Author: Ponce, L.
Paper Title Page
TUPPC081 First Experimental Observations from the LHC Dynamic Aperture Experiment 1362
  • M. Giovannozzi, M. Albert, G.E. Crockford, S.D. Fartoukh, W. Höfle, E.H. Maclean, A. Macpherson, L. Ponce, S. Redaelli, H. Renshall, F. Roncarolo, R.J. Steinhagen, E. Todesco, R. Tomás, W. Venturini Delsolaro
    CERN, Geneva, Switzerland
  • R. Miyamoto
    BNL, Upton, Long Island, New York, USA
  Following intensive numerical simulations to compute the dynamic aperture for the LHC in the design phase, the successful beam commissioning and the ensuing beam operations opened the possibility of performing beam measurements of the dynamics aperture. In this paper the experimental set-up and the first observations based on the few experimental sessions performed will be presented and discussed in detail.  
TUPPR068 The Achromatic Telescopic Squeezing Scheme: Basic Principles and First Demonstration at the LHC 1978
  • S.D. Fartoukh, R. De Maria, B. Goddard, W. Höfle, M. Lamont, G.J. Müller, L. Ponce, S. Redaelli, R.J. Steinhagen, M. Strzelczyk, R. Tomás, G. Vanbavinckhove, J. Wenninger
    CERN, Geneva, Switzerland
  • R. Miyamoto
    ESS, Lund, Sweden
  The Achromatic Telescopic Squeezing (ATS) scheme [1] is a novel squeezing mechanism enabling the production of very low β* in circular colliders. The basic principles of the ATS scheme will be reviewed together with its strong justification for the High-Luminosity LHC Project. In this context, a few dedicated beam experiments were meticulously prepared and took place at the LHC in 2011. The results obtained will be highlighted, demonstrating already the potential of the ATS scheme for any upgrade project relying on a strong reduction of β*.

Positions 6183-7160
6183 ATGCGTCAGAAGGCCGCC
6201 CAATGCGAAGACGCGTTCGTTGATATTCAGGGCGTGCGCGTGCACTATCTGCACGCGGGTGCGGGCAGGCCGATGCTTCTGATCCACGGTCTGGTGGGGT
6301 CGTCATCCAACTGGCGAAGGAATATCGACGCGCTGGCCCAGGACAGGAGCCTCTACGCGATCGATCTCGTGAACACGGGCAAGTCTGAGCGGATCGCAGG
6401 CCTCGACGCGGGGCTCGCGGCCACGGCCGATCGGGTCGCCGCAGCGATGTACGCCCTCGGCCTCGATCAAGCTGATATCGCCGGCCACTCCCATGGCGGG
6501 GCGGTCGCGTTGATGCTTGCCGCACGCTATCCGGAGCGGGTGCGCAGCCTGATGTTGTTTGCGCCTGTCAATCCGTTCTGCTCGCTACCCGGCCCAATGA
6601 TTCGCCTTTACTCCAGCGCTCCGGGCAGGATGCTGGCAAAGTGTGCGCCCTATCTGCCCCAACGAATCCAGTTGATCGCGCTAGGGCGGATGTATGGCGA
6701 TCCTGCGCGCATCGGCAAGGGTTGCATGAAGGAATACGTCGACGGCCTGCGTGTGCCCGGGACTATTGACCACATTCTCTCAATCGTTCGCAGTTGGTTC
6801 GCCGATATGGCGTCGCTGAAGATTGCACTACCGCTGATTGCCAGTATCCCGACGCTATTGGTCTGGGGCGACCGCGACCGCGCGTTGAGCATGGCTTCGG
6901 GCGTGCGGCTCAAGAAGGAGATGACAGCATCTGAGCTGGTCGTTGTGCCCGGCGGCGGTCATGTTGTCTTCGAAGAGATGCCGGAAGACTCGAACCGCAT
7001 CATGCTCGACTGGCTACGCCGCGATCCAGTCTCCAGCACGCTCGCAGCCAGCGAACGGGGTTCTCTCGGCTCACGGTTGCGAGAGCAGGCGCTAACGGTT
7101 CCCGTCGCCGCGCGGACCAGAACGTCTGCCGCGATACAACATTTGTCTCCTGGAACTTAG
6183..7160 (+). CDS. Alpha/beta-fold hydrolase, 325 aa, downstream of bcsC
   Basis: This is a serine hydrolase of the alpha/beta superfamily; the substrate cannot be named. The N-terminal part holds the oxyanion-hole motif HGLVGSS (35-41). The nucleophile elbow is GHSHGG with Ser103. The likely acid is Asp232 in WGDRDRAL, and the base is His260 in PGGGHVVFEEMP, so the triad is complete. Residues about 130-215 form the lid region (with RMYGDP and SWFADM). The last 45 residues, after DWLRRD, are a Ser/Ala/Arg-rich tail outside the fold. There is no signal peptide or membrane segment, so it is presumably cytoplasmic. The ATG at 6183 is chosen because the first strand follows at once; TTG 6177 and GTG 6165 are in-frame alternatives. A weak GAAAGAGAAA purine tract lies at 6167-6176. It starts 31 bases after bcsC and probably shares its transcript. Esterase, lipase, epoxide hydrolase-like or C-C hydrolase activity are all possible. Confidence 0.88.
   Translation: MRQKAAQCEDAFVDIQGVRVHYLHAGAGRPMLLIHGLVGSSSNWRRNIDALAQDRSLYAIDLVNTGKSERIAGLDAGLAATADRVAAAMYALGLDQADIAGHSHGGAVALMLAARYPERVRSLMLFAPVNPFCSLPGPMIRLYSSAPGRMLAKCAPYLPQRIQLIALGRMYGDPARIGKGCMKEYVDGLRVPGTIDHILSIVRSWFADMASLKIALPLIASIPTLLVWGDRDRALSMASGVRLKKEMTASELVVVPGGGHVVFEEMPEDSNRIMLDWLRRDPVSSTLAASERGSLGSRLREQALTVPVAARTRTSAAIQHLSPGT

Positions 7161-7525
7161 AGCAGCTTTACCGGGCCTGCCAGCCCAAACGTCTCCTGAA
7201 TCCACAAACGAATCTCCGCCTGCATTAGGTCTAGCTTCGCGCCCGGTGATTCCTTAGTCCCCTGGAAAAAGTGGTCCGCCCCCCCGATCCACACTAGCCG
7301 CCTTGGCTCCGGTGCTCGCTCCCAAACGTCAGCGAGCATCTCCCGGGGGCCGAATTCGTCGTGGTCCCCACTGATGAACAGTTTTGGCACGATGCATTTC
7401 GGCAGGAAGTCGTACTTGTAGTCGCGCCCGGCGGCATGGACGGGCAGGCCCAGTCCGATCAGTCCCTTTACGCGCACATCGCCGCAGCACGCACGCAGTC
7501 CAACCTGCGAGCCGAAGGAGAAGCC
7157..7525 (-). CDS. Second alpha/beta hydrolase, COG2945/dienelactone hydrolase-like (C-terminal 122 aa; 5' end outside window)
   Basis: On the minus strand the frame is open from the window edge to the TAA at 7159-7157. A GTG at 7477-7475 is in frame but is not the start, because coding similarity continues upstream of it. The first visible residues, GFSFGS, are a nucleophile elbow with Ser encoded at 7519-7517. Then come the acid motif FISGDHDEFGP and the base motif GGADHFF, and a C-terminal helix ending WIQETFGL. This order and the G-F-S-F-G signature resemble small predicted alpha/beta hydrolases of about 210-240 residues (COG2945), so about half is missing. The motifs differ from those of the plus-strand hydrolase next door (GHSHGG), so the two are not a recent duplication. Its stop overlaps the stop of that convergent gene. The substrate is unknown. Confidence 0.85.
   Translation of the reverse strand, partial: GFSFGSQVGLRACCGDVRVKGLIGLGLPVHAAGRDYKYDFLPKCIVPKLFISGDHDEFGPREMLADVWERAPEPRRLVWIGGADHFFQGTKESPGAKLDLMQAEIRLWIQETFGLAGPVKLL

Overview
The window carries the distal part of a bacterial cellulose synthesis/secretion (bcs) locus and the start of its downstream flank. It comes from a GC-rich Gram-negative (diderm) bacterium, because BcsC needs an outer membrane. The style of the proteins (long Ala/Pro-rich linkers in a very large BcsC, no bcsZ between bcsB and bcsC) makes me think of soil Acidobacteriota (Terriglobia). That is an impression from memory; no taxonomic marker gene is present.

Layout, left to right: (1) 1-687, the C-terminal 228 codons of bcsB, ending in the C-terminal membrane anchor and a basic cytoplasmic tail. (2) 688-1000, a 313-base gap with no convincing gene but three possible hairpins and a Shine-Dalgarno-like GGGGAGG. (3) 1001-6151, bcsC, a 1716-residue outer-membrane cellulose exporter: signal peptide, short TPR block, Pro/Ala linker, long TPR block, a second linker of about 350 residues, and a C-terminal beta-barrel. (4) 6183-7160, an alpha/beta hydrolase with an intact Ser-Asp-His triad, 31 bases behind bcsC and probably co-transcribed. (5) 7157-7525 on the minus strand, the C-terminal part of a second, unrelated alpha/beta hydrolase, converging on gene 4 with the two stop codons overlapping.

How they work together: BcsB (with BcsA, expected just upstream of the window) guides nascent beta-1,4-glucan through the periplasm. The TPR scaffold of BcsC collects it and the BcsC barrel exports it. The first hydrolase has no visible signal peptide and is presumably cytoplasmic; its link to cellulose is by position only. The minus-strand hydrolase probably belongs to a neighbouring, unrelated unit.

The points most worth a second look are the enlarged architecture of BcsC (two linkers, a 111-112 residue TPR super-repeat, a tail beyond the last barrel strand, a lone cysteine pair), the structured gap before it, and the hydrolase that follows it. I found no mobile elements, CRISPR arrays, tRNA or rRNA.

[1] S. Fartoukh, "An Achromatic Telescopic Squeezing (ATS) Scheme For The LHC Upgrade," IPAC'11, WEPC037, p. 2088 (2001).
WEPPR069 Measurements and Simulations of Transverse Coupled-Bunch Instability Rise Times in the LHC 3087
  • N. Mounet, R. Alemany-Fernandez, W. Höfle, D. Jacquet, V. Kain, E. Métral, L. Ponce, S. Redaelli, G. Rumolo, R. Suykerbuyk, D. Valuch
    CERN, Geneva, Switzerland
  In the current configuration of the LHC, multibunch instabilities due to the beam-coupling impedance would be in principle a critical limitation if they were not damped by the transverse feedback. For the future operation of the machine, in particular at higher bunch intensities and/or higher number of bunches, one needs to make sure the coupled-bunch instability rise times are still manageable by the feedback system. Therefore, in May 2011 experiments were performed to measure those rise times and compare them with the results obtained from the LHC impedance model and the HEADTAIL wake fields simulation code. At injection energy, agreement turns out to be very good, while a larger discrepancy appears at top energy.  
THPPP018 Operation of the LHC at High Luminosity and High Stored Energy 3767
  • J. Wenninger, R. Alemany-Fernandez, G. Arduini, R.W. Assmann, B.J. Holzer, E.B. Holzer, V. Kain, M. Lamont, A. Macpherson, G. Papotti, M. Pojer, L. Ponce, S. Redaelli, M. Solfaroli Camillocci, J.A. Uythoven, W. Venturini Delsolaro
    CERN, Geneva, Switzerland
  In 2011 the operation of the Large Hadron Collider LHC entered its first year of high luminosity production at a beam energy of 3.5 TeV. In the first months of 2011 the number of bunches was progressively increased to 1380, followed by a reduction of the transverse emittance, an increase of the bunch population and a reduction of the betatron function at the collision points. The performance improvements steps that were accumulated in 2011 eventually brought the peak luminosity to 3.6·1033 cm-2s−1. The integrated luminosity delivered to each of the high luminosity experiments amounted to 5.6 fb-1, a factor of 5 above the initial target defined in 2010. The operational experience with high intensity and high luminosity at the LHC will be presented here, together with the issues that had to be tackled on the road to high intensity and luminosity.